“Paris, 13th District” starts with cool black-and-white drone shots of a concrete estate in the 13th arrondissement of Paris, and it comes from the hand of Palme d’Or winning director Jacques Audiard (“A Prophet,” “Dheepan”). So one could be forgiven for anticipating a tough, urban movie in the ground-breaking mold of Mathieu Kassovitz’s 1995 drama “La Haine.”
However, the opening montage of Woody Allen’s “Manhattan” is closer in spirit to this latest entrant in the Cannes competition, which premiered on Wednesday night. The unrest and turbulence in “Paris, 13th District” (titled “Les Olympiades,” after the name of the estate block, in French) is all of the heart.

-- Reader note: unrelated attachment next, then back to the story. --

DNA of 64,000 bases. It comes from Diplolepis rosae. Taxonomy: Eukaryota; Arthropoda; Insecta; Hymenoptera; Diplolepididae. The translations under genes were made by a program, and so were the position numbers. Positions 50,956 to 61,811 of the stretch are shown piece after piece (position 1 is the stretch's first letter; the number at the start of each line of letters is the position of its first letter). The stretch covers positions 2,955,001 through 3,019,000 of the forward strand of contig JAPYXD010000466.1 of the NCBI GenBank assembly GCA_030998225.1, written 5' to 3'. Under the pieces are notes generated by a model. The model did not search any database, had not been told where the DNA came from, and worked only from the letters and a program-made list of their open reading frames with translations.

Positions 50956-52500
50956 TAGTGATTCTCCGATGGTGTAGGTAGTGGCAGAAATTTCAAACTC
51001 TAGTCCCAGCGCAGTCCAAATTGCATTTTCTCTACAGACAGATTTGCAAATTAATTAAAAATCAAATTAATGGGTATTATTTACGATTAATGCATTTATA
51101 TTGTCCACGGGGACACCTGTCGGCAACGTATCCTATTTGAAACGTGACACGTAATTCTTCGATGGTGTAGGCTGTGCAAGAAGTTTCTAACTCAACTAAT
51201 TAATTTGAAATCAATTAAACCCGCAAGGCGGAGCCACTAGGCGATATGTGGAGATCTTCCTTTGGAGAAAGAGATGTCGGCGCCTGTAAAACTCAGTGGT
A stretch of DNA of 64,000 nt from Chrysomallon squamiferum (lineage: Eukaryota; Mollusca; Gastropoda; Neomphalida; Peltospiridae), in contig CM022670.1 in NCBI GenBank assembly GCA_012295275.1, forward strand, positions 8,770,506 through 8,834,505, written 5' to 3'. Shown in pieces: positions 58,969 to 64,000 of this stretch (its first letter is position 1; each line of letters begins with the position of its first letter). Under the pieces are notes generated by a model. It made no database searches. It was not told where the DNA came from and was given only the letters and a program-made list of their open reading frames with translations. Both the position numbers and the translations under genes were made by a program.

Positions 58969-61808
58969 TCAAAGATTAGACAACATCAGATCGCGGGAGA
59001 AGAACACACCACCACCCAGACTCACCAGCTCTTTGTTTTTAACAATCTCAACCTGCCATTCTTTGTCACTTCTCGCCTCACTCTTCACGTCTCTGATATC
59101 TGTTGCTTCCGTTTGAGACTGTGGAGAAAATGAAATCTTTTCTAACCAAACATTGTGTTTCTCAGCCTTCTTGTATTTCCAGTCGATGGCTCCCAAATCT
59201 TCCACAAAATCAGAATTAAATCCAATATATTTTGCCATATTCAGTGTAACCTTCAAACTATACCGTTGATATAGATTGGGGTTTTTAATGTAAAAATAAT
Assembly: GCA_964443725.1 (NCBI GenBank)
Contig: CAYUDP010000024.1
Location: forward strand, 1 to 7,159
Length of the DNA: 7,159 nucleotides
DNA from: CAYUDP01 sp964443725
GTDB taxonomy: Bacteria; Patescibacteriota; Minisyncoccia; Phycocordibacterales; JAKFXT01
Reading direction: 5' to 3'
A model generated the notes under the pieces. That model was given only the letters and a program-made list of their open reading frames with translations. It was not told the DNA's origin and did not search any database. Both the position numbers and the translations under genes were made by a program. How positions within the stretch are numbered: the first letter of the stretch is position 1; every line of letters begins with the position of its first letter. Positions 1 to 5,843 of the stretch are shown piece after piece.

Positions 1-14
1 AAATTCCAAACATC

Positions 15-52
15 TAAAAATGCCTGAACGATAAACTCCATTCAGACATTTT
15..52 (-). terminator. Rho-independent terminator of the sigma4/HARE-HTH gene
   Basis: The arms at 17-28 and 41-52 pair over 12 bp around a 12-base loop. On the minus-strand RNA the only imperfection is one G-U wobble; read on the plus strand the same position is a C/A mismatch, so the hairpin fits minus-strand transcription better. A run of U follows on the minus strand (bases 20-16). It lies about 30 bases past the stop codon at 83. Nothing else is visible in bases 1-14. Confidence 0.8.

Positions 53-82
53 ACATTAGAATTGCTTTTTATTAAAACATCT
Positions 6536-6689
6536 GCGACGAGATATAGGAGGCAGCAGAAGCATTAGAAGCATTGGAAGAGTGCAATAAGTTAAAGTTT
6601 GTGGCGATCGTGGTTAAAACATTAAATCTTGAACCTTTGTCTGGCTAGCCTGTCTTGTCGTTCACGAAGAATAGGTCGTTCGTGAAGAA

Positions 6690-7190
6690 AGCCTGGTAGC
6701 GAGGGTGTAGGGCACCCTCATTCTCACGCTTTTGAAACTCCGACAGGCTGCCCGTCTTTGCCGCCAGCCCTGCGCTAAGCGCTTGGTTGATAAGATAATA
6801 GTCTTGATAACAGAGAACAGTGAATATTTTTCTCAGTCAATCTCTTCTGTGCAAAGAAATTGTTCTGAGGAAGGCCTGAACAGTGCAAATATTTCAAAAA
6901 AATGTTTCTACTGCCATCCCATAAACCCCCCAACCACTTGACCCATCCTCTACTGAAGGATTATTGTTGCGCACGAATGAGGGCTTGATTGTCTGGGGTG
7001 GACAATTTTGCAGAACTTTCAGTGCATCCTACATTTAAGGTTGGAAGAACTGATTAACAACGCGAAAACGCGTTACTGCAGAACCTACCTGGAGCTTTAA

Audiard’s film is a network of interconnected stories about various young, multi-cultural Parisians living in the tower blocks, based on three stories by American illustrator Adrian Tomine, taken from his 2015 collection “Killing and Dying” and transposed to this Parisian quartier.
We follow Emilie, played in a memorable debut by Lucie Zhang, who is third generation Chinese; the character works in a call center and lives in the apartment of her ailing grandmother, who is now in a nursing home.